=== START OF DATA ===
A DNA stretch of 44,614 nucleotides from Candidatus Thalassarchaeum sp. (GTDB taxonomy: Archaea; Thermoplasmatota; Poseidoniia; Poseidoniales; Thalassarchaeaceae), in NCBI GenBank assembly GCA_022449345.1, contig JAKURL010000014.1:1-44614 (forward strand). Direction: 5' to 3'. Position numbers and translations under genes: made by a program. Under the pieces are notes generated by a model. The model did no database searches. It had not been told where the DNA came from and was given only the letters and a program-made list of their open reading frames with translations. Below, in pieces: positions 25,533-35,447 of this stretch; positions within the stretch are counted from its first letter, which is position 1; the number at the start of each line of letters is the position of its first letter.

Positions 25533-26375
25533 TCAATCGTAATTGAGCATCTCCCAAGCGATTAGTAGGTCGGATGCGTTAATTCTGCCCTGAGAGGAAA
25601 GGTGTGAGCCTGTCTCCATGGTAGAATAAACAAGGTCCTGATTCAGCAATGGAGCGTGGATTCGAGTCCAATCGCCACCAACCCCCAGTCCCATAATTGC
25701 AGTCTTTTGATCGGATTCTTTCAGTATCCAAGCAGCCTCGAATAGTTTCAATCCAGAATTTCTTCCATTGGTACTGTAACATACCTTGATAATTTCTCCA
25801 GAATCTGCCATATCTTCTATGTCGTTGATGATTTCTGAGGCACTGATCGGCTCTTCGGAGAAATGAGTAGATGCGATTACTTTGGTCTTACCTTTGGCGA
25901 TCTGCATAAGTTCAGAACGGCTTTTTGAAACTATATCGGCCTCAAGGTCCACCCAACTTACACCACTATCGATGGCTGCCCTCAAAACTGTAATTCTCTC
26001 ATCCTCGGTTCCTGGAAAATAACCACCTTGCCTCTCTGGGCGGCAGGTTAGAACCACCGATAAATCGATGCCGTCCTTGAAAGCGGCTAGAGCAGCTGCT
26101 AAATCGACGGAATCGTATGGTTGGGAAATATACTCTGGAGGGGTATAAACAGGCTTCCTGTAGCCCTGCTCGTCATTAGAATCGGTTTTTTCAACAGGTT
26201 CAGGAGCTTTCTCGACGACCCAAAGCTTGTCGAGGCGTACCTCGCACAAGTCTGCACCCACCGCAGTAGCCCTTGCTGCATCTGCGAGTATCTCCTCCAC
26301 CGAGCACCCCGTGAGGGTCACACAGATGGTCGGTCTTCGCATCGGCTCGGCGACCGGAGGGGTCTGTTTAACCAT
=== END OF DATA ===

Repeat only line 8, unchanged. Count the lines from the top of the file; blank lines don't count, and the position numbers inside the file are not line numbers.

26001 ATCCTCGGTTCCTGGAAAATAACCACCTTGCCTCTCTGGGCGGCAGGTTAGAACCACCGATAAATCGATGCCGTCCTTGAAAGCGGCTAGAGCAGCTGCT